"Clean the wound, and apply pressure to stop the bleeding," I snapped orders through the chaos, remembering what little first aid I learnt at school. "It stopped bleeding," MIL advised and added, "Drive safely"
I can only guess what a traumatic experience it must have been to see her grandson bleeding profusely. I stepped on it.
I got there about 10 minutes later and it was an alarming sight. Both MIL and Anie, our maid, was covered in blood. My boy had cried himself to sleep in his kakak's arm. When I walked over and saw the wound in his forehead, I recoiled in shock and tears welled up in my eyes. It was a deep cut, 40mm long and about 6mm deep. I was dumbstrucked.
"Mae is on her way back," MIL said, "she said to wait."
I snapped out of whatever stupor I was in, and got up to leave. "I don't want Mae to see this," I explained. I doubt it she would be able to handle it.
The drive took forever with the lunch hour jam. On one hand I was thankful that Jesse was asleep and not crying and screaming. And yet, on the other hand, there was my precious little boy laying silently in his Kakak's arms with a gaping wound in his head. I didn't know what to think.
When we got to the hospital, Jesse awoke. Despite the pain he must have been going through, he didn't cry. "Are you okay, boy?" I asked. "Yes," he said in a sad little voice. It pained me.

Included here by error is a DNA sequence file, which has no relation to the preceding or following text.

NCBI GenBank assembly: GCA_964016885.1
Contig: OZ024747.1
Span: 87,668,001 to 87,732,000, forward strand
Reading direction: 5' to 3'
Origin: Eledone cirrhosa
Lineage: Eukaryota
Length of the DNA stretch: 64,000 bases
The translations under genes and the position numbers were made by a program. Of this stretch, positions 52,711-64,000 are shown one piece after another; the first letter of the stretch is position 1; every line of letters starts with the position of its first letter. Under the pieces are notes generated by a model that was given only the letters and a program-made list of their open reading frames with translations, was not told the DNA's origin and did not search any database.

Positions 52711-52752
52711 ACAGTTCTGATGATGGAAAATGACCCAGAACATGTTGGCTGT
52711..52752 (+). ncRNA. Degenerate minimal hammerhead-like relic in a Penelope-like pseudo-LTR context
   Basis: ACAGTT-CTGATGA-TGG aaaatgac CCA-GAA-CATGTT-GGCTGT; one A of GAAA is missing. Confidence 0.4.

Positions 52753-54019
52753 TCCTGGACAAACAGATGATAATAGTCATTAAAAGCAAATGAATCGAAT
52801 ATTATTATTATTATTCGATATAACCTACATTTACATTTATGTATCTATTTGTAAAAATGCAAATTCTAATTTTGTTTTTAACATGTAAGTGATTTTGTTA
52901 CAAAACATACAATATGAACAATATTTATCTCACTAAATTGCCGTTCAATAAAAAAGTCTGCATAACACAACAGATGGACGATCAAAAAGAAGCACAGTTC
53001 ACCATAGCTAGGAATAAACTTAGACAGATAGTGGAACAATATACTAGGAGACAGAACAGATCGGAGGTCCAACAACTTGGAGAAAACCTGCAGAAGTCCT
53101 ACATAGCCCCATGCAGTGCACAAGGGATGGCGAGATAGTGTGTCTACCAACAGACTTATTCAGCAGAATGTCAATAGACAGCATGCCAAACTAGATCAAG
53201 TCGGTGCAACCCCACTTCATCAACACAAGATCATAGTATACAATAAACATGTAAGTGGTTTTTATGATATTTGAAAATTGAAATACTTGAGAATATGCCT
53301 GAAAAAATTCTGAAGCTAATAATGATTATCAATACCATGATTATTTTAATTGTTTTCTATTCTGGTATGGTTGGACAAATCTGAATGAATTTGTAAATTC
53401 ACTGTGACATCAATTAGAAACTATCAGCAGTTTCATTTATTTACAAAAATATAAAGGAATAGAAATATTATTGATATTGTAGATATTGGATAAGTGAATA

The doctor was out for lunch and so the nurse covered the wound with a wet dressing. And all the nurses at Megah Medical Specialist Centre consoled the boy and told him what a brave boy he was. He was.
Mae arrived shortly after with a bag of goodies for the boy and it cheered him up plenty.
The doctor examined the wound. Apparently, it was so bad that it his muscle was cut. Mae saw it for the first time and her eyes went red.
The nurses restraint him and the doctor administered a local anesthetic jab into the wound. He struggled and cried a little. I almost did as I saw his forehead swell before my eyes from the injection. "He won't feel a thing when I stitch him up," Doc explained, "but he will probably cry out of fear."
By then Jesse was in good spirits again. By the time we were ushered into the operation theatre, he called out cheerfully, "See you later, Mommy," much to the nurses' amusement. He was thrilled with the little robe they let him wear, oblivious to the cut in his forehead.
In the theatre, they strapped him tight on the gurney. He started crying and begging me to let him loose. I had never felt so helpless in my life. The doctor went as quickly as he could, to spare the boy the agony. After two layers of sutures, some 11 stitches in all, I unstrapped him and hugged him close, and everything felt alright again. I guess I needed it as much as he did.
By the time we left the hospital, he was all happy as if nothing had happened. And over the weekend, it had been all good. No nightmares, no fevers and no crying.
But for Mae and I, and my Mother-In-Law, things may never be the same again.